The David and Lucille Packard Foundation has awarded a grant of $200,000 to support the hiring of a department chair for National Hispanic University's Department of Mathematics and Science. In response, the University has hired Dr. Yazmin Rosa-Bauza, an organic chemist with a Ph.D. from the Department of Chemistry at UC Berkeley. Her dissertation focused on the development of chemical tools to monitor the activity of cancer-related proteases.
The fledgling department began to function in 2005, and was designed to prepare students to transfer as juniors into the engineering program at San Jose State University, which is located near NHU and with which NHU often partners on projects to increase the number of Hispanic students who successfully complete undergraduate degrees, particularly in engineering, mathematics and the sciences. Because the engineering preparatory curriculum emphasizes physics, chemistry, and mathematics in addition to fundamental courses in engineering, the NHU program also gives students the option to pursue a major in one of these three areas or to move toward earning a teaching credential in mathematics or science.
The Packard Foundation, together with Hewlett-Packard and the Hewlett Foundation have supported the educational efforts of NHU in a variety of ways. Dr. David Lopez, NHU President has noted that "HP, the Packard Foundation, and the Hewlett Foundation have shown that they understand the significance of NHU's educational mission to the State and the nation, and they have given accordingly and consistently over time." When NHU opened its new main building in 2005, HP donated furniture and artwork. The university is currently taking part in HP supported research to determine how best to use electronic tablet computing technology and the Internet to improve teaching and learning.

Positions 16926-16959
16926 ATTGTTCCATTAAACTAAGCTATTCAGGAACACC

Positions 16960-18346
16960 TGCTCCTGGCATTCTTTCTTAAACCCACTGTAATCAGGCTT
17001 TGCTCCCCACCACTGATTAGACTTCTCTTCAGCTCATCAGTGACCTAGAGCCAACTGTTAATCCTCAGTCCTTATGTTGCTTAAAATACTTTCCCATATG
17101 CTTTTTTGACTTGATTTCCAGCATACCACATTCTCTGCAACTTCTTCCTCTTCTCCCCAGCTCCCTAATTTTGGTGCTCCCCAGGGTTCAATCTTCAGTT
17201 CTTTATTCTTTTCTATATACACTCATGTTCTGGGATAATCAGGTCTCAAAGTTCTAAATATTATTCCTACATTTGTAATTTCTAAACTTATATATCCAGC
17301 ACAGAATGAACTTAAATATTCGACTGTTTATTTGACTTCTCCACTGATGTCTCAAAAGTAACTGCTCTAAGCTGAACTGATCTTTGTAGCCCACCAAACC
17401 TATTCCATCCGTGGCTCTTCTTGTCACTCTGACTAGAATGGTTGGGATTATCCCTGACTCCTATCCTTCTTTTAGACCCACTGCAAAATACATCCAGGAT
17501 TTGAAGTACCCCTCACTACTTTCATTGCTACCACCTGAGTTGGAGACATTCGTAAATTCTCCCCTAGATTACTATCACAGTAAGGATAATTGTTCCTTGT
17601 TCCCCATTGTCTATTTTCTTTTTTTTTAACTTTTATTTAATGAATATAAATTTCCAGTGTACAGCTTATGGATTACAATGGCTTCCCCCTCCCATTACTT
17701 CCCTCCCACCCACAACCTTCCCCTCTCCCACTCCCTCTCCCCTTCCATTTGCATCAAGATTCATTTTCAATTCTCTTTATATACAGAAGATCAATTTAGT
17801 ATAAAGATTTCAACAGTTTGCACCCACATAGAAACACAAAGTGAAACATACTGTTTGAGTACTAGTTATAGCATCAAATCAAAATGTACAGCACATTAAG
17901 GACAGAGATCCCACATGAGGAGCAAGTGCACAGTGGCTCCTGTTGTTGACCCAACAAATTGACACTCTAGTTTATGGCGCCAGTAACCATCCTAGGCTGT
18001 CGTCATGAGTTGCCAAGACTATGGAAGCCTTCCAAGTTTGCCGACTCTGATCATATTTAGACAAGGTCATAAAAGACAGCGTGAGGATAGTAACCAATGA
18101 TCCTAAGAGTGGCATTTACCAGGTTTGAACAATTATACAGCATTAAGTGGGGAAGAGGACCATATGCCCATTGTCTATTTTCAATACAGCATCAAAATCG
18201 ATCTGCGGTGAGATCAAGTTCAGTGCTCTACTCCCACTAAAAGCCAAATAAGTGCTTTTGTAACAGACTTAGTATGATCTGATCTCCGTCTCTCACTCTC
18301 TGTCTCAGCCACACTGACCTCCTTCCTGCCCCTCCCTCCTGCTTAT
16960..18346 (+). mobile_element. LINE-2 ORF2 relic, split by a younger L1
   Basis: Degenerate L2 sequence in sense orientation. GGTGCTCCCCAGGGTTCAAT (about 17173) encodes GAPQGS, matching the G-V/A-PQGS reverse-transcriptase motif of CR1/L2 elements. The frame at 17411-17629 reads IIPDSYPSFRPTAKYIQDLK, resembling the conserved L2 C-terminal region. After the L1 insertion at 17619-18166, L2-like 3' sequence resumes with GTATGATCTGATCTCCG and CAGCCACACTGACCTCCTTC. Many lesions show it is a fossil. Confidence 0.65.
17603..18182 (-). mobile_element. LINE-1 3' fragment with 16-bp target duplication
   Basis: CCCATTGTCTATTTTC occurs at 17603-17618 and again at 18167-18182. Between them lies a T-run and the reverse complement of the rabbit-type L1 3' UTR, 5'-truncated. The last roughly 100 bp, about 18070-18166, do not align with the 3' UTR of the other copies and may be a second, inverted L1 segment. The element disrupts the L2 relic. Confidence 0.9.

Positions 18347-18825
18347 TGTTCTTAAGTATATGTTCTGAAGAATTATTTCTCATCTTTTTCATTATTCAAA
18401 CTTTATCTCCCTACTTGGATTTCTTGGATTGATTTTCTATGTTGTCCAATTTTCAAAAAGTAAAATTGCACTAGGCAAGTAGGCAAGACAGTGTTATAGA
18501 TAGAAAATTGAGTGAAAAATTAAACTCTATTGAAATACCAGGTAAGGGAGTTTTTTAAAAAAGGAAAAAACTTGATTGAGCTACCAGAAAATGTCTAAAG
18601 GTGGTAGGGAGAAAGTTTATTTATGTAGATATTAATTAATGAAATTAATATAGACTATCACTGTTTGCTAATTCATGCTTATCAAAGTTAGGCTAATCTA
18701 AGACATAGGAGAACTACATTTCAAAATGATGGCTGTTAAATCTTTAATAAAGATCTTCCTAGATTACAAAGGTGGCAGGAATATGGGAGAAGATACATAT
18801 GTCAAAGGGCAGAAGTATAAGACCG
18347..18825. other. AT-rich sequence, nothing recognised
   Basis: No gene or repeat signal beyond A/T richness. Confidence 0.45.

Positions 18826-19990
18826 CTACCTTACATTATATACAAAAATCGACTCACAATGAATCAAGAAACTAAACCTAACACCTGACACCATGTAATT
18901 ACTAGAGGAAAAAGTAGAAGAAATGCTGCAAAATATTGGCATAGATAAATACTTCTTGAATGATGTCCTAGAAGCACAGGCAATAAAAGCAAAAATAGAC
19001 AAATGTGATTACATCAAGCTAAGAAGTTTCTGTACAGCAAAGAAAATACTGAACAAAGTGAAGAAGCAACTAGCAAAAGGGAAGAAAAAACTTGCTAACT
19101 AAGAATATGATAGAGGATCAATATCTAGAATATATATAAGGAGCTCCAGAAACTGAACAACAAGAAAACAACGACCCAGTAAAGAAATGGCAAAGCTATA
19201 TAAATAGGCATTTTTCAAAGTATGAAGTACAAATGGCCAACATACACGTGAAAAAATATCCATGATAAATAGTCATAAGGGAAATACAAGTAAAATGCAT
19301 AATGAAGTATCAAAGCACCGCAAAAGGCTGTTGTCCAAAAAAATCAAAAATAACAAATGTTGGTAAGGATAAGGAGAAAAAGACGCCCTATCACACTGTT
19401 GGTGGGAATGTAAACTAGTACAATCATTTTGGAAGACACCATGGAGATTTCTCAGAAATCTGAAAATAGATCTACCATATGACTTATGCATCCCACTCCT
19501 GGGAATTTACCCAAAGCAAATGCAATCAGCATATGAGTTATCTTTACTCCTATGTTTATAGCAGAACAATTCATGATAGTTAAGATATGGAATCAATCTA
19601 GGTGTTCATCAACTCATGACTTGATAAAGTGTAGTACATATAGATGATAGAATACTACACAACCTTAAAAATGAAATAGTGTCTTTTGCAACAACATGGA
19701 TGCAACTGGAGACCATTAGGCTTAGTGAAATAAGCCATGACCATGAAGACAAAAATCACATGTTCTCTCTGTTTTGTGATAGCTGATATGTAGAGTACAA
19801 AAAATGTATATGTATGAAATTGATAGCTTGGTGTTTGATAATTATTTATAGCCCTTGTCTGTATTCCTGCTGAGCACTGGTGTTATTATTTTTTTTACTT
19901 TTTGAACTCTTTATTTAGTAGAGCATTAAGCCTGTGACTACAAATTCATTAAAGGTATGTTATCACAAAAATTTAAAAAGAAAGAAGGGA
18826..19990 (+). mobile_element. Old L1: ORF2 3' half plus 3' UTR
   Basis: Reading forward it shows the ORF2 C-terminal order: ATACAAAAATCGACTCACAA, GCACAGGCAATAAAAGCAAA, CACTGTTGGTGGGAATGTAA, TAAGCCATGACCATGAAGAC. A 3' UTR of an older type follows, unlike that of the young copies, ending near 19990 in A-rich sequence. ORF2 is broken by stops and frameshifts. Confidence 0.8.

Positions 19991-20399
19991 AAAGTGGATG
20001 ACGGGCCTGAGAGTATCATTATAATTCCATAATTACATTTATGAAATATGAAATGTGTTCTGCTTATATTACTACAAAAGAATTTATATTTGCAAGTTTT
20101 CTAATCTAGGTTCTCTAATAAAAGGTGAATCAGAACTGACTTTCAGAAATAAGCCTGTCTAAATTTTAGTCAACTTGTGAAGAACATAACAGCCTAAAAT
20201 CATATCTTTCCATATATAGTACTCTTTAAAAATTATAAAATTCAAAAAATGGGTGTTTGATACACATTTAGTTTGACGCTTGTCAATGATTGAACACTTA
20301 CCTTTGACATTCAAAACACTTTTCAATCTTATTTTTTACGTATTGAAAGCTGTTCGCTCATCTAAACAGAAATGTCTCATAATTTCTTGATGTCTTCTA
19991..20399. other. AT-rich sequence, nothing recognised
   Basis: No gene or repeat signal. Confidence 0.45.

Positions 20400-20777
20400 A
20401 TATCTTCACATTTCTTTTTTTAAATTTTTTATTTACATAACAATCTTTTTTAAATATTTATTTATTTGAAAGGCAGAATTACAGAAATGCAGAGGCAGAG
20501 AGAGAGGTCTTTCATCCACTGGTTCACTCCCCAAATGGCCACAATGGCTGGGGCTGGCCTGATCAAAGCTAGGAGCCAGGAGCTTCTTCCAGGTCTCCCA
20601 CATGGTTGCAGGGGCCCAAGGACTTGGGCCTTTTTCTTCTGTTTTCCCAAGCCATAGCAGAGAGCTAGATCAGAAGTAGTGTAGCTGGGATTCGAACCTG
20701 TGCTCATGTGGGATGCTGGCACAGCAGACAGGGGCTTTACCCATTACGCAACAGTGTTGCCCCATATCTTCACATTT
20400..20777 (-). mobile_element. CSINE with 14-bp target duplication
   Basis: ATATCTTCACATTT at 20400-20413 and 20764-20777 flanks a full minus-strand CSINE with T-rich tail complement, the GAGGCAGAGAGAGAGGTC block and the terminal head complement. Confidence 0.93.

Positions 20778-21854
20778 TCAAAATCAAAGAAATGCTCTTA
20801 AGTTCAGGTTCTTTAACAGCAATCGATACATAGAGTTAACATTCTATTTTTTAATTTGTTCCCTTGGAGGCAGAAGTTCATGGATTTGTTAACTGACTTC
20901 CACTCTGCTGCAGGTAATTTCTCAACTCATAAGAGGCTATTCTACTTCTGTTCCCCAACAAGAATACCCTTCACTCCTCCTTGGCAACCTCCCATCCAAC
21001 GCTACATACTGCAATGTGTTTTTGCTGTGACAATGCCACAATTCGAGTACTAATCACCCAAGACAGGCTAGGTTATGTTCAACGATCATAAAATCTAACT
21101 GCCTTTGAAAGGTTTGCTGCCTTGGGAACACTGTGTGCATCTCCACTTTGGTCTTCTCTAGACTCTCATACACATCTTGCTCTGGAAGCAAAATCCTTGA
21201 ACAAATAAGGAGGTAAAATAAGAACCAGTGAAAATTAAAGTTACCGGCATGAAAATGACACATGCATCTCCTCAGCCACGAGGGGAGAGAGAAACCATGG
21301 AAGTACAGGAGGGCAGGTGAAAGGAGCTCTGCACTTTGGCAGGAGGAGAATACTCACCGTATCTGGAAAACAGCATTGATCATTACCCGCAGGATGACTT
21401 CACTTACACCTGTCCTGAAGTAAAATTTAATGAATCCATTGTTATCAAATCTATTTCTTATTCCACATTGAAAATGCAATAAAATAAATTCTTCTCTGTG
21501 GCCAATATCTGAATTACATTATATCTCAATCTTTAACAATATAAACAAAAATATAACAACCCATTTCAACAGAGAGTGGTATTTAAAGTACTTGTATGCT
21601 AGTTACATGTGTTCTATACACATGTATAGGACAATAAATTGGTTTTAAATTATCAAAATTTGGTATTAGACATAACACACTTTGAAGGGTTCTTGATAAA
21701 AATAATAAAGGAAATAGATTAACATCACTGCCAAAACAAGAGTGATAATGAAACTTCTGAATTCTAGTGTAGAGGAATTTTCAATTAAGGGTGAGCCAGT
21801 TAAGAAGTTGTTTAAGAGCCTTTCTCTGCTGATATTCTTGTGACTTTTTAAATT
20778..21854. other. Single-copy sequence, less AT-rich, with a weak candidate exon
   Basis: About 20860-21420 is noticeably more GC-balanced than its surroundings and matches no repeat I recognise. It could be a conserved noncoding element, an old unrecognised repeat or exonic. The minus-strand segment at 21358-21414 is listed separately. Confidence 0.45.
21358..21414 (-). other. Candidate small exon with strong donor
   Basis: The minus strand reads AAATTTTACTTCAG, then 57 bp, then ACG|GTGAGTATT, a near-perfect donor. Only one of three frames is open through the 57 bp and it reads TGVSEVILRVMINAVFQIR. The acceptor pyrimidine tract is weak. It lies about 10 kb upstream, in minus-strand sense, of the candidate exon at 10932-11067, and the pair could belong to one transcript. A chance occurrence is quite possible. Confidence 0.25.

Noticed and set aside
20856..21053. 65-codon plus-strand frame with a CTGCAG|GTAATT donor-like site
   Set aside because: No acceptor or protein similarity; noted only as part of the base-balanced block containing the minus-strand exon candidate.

Upon accepting her appointment as chair, Dr. Rosa-Bauza reflected that, "After receiving my undergraduate degree in my native Puerto Rico, I came to California to pursue graduate study. I was shocked by the barriers Hispanic students face to earning degrees in the sciences and resolved to do what I could to help the students overcome those barriers. The Packard Foundation has given me the opportunity to pursue my two passions - science and educational equity."
The National Hispanic University is a 4-year, private, nonprofit university accredited by the Western Association of Schools and Colleges. It has been authorized to grant degrees since 1981. NHU offers degrees in Liberal Studies, Business, Mathematics and Science, and Computer Science, as well as teacher credentialing and certificates in Translation & Interpretation. For more information on NHU, please log onto www.nhu.edu or contact Patricia Estrada at (408) 273-2737.